Om with Grails drummer Emil Amos and release the megalithic God Is Good this week on Drag City. Chess-playing sunrise-watching Cisneros discusses everything but how his drummer’s name is an anagram for ‘SOMA LIME.’ This interview by Dan Collins." /> L.A. Record


September 25th, 2009 | Interviews

josh slater

Download: Om “Cremation Ghat II”


(from God Is Good out Tue., Sept. 29, on Drag City)

Al Cisneros revived Om with Grails drummer Emil Amos and release the megalithic God Is Good this week on Drag City. Chess-playing sunrise-watching Cisneros discusses everything but how his drummer’s name is an anagram for ‘SOMA LIME.’ This interview by Dan Collins.

It’s just two guys making all that racket, right?
Al Cisneros: Always. Me and Emil. He joined in April 2008.
Changing drummers in a two-man band is a 50% line-up change. How has having Emil in the band changed things?
Al Cisneros: He adds a life and an energy to the group. His style and the fluidity of his playing have allowed the very premise of the two-piece band to actualize, which is to have a dialogue between the two elements. And he’s also a songwriter, and so we’ve had prolific tense and positive collaboration, where ideas from one of the other will reflect off me or him, and it results in a higher outcome than we would have been able to arrive at individually. I feel like what we’ve done on this album God Is Good has actually most matched up the original concept to how it turned out in the end.
From concept to execution was pretty straight?
Al Cisneros: It was beautiful. It felt like we were being guided. Parts would just appear, and we would just know. We would get this charge. When the momentum goes into its own orbit, the songs, the whole experience carries with this vibration. The entire process of this recording was like this from the beginning until its here. We even have plans for some songs for some splits for 2010.
You guys have been known to play for hours at time. You played a show in Jerusalem for five hours straight. That’s longer than some Warhol films!
Al Cisneros: That was in December of 2007. That show was totally unique. Many of our sets go very long, but that one specifically… it was pretty overwhelming, being in the region and having been to some of the sites locally prior to performing that night and going to the Dead Sea. We were there on the first or second day of Hanukkah at the Western Wall—seeing so many pilgrims doing their vespers. I was able to go to Golgotha and see that. It was incredibly intense, and by the time we were in the middle of songs, it was definitely a different experience. The show went into a morning, and it was sort of an offering of gratitude in a sense for me. And the audience was with every note of the performance. Nothing like it will probably ever happen again. It was really beautiful. It was overwhelming.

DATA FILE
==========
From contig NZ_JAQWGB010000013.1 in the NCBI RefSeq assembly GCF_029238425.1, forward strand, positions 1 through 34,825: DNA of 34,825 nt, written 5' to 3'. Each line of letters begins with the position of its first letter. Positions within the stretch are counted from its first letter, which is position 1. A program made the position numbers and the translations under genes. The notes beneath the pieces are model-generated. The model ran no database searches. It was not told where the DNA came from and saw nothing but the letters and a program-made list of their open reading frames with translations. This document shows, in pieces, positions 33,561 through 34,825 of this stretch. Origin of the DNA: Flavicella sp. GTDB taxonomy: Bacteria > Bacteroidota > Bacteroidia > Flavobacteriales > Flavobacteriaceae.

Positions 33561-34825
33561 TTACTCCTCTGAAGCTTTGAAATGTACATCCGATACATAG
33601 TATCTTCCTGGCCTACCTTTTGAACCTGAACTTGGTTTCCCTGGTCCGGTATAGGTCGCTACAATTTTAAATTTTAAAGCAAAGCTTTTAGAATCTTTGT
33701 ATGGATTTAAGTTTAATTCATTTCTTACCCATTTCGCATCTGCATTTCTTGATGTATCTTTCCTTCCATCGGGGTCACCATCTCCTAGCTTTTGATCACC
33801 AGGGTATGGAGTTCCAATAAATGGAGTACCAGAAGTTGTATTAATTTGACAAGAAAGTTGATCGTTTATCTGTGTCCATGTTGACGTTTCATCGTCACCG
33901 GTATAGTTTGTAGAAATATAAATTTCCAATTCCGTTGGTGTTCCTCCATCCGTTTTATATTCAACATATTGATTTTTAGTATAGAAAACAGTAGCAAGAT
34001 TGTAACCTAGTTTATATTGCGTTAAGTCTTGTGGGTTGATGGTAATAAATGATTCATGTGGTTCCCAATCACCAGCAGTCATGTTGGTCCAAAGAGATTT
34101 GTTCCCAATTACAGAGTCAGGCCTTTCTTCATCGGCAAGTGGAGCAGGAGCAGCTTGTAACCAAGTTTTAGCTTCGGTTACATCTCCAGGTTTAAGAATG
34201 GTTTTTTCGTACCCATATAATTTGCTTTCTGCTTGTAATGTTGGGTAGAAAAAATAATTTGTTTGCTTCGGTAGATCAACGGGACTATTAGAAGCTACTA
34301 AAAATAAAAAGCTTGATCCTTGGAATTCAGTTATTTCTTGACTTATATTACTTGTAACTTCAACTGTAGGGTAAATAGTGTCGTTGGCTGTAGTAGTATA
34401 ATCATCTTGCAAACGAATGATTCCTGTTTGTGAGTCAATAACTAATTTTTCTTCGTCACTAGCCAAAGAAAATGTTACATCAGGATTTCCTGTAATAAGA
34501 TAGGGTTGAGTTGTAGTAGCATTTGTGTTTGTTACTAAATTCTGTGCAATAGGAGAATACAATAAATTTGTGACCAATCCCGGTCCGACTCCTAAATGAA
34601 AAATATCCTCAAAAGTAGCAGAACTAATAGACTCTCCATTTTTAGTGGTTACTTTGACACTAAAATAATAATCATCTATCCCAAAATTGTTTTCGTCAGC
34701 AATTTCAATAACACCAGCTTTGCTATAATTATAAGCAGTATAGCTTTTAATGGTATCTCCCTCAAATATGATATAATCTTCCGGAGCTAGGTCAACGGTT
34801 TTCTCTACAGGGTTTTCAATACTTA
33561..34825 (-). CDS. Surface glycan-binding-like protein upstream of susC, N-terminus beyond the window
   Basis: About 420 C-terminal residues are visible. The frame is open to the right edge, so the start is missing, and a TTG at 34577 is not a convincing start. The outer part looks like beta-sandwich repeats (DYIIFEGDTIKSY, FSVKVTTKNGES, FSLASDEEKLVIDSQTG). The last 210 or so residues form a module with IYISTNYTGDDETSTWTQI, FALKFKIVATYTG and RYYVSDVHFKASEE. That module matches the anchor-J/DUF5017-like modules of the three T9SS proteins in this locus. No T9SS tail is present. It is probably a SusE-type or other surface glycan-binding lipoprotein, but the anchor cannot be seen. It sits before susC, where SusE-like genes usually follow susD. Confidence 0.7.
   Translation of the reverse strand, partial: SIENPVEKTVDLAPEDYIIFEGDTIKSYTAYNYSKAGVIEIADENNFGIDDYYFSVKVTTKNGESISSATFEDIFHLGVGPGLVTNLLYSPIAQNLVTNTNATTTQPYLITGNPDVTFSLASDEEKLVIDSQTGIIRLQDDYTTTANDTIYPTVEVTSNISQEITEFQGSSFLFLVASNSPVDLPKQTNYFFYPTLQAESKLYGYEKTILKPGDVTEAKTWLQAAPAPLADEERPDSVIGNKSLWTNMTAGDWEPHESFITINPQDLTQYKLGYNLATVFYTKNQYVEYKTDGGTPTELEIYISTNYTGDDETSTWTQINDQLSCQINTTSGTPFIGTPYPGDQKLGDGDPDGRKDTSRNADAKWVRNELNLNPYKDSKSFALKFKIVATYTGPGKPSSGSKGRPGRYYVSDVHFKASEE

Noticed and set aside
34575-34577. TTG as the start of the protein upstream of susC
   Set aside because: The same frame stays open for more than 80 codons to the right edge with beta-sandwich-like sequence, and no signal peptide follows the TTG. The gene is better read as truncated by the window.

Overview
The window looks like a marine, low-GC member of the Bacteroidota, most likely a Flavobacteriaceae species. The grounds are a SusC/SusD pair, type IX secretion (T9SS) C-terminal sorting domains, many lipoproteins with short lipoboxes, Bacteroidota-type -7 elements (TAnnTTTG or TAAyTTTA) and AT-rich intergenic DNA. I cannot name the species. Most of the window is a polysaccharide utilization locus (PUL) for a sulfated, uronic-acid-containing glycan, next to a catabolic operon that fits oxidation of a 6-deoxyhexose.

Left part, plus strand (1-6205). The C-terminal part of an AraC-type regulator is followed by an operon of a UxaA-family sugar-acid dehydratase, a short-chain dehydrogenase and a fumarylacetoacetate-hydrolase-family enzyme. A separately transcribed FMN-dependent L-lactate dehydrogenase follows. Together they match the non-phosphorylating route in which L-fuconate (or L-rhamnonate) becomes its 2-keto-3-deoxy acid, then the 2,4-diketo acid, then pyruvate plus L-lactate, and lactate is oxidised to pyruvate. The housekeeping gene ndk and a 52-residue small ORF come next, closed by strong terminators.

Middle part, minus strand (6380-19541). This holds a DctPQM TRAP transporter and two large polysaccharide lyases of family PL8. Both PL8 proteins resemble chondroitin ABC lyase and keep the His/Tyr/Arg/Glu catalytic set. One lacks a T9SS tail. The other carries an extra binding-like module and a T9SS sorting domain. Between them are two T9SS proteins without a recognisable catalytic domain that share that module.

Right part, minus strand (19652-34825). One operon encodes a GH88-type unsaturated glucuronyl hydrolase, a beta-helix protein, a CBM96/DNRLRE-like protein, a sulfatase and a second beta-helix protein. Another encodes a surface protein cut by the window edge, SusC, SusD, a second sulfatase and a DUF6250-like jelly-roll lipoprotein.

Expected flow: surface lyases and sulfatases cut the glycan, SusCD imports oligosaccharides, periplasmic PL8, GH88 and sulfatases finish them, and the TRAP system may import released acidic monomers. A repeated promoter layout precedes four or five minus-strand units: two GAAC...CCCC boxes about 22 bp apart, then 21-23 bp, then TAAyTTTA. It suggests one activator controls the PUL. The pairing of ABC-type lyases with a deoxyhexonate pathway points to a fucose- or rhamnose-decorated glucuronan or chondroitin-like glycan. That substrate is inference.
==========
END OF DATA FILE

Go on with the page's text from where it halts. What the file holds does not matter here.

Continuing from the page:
Were you extending old songs or coming up with new material on the spot?
Al Cisneros: Both. Things were extended—on their own it felt like—but were just readily there. It didn’t feel like it went on that long. It was a personal experience of relativity.
You often speak the language of physics in interviews—in discussions of patterns that are present at the atomic level and repeat throughout nature, and time and numbers show up a lot when you talk. Do you think music taps into that somehow in a way regular life doesn’t?
Al Cisneros: They’re one study. There’s no differentiation between music and life in that way. Our songs aren’t preconceived in a numerical pattern or sequence of numbers. Those are found through analysis of the work later, maybe, but they’re definitely more of an emotional response of… I wouldn’t even say the ‘authoring’ of the parts, I’d say the ‘editing’ of the parts. Because the parts seem to be there already. As a musician, I feel like I discover the parts the way an archaeologist might.
Viktor Shklovsky said that the purpose of art is to ‘make the stone “stony”’ again—taking things out of life and making them fresh and new for the first time. Do you think you achieve something like that in your music?
Al Cisneros: I’ve definitely felt personally what he’s said. That’s good to know—ha ha! I’m learning every time we play music. It’s a study constantly.
Do you think Om is a more ‘serious’ band than your old group, Sleep? Not that Sleep was flippant. But I don’t see any Om album titles like Dopesmoker.
Al Cisneros: The work you’re hearing now is relevant to where we are in our journey now. Sleep expired in ’97, and so the themes and lyrics were from that place in the journey. Om is where I am now. I couldn’t sing about dragons and pot trappings now.
Is it that things are darker—perhaps politically—now?